In addition to the ESCC’s activities, EEI members coordinate closely with the public-sector offices dedicated to protecting critical infrastructure. Just like the private sector, our government partners are evolving in response to the dynamic threat environment we face today. In February, Secretary of Energy Rick Perry announced the creation of the new Office of Cybersecurity, Energy Security, and Emergency Response (CESER), to help the electric power industry better protect itself from future cyber-attacks and ensure a reliable supply of electricity for customers. The Department of Energy has been an important partner in helping industry prepare for and respond to incidents. EEI looks forward to continuing this partnership with DOE and working closely with Assistant Secretary Karen Evans and the new CESER office to continue this important mission.

The value of industry-government coordination cannot be overstated. Coordinating directly with the government allows EEI members to take a more comprehensive approach to identifying, assessing, and mitigating threats and suspicious activity. The government regularly provides classified briefings to system operators regarding the latest threats to the electric power industry. When companies receive actionable intelligence, they are able to take action to prevent or to mitigate future attacks.

The Cybersecurity Risk Information Sharing Program (CRISP) is a great example of a valuable technology that has resulted from this partnership, combining intelligence and analysis from the electric power industry, DOE, Pacific Northwest and Argonne National Laboratories, and the Electricity Information Sharing and Analysis Center (E-ISAC). More than 75% of U.S. electric customers are served by a company that has deployed CRISP, and this program will continue to grow as the information gleaned from its sensors and the associated analyses have proven extremely valuable to identifying and addressing security risks.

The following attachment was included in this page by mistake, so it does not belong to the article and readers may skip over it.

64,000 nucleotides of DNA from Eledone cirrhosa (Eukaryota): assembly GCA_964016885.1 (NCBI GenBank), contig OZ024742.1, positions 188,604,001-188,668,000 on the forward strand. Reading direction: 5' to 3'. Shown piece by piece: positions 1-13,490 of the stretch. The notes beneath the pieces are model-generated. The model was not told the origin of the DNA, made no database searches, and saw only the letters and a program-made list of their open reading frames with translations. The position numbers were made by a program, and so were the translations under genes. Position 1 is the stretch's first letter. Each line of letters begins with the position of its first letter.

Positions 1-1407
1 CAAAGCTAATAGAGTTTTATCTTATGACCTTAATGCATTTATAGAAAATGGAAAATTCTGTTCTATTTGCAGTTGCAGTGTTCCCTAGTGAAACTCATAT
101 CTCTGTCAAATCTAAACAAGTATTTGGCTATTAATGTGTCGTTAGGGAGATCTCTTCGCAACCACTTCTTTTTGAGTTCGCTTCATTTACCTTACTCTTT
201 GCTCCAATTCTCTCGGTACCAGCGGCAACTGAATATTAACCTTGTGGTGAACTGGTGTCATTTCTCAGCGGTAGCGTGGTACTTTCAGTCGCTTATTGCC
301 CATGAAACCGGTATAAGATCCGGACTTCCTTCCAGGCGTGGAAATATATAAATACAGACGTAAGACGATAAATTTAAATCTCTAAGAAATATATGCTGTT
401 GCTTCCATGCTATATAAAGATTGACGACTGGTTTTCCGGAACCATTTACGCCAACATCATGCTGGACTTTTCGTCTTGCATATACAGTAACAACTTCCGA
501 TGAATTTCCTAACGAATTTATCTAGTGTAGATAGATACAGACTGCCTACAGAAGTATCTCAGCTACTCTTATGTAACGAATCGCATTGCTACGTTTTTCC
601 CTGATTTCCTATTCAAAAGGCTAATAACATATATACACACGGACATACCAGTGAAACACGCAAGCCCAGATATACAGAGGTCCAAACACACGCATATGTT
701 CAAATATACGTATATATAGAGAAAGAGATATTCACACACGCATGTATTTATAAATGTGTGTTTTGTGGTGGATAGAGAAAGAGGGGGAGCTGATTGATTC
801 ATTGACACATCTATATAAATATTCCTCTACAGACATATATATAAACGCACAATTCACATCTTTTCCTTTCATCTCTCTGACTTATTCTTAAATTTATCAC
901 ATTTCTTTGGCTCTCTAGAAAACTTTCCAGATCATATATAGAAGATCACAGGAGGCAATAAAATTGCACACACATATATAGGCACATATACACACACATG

In February, Secretary Rick Perry announced the creation of the new Office of Cybersecurity, Energy Security, and Emergency Response to help the electric power industry better protect itself from future cyber-attacks.

The electric power industry invests more than $100 billion each year to make the energy grid stronger, smarter, cleaner, more dynamic, and more secure. These investments in smarter energy infrastructure help companies to better monitor their systems, and they provide the flexibility and resiliency needed to manage incidents in real time. The industry also focuses on workforce development to ensure that we have employees with the skills needed to respond to incidents.

Our industry’s new cyber mutual assistance (CMA) program is a great example of how the ESCC can drive initiatives that make the whole industry more secure. Building on our industry’s culture of mutual assistance, we established an industry-wide program that will help companies restore critical computer systems following significant cyber incidents. The program now offers resources from more than 145 electric and natural gas companies representing investor-owned electric companies, public power utilities, electric cooperatives, natural gas companies, regional transmission organizations and independent system operators, and Canadian electric companies. This network covers approximately 80% of U.S. electricity customers and roughly 75% of U.S. domestic natural gas customers.

In today’s dynamic threat environment, programs like CRISP and CMA are critical tools for the electric power industry to ensure our ability to provide reliable energy to customers. The energy grid is the backbone of the U.S. economy, and securing it is critical to the life, health and safety of all Americans. In the face of evolving threats, the industry will continue to invest in security, improve information sharing, further develop mutual assistance networks, and strengthen government and cross-sector partnerships.

Tom Kuhn is president of the Edison Electric Institute.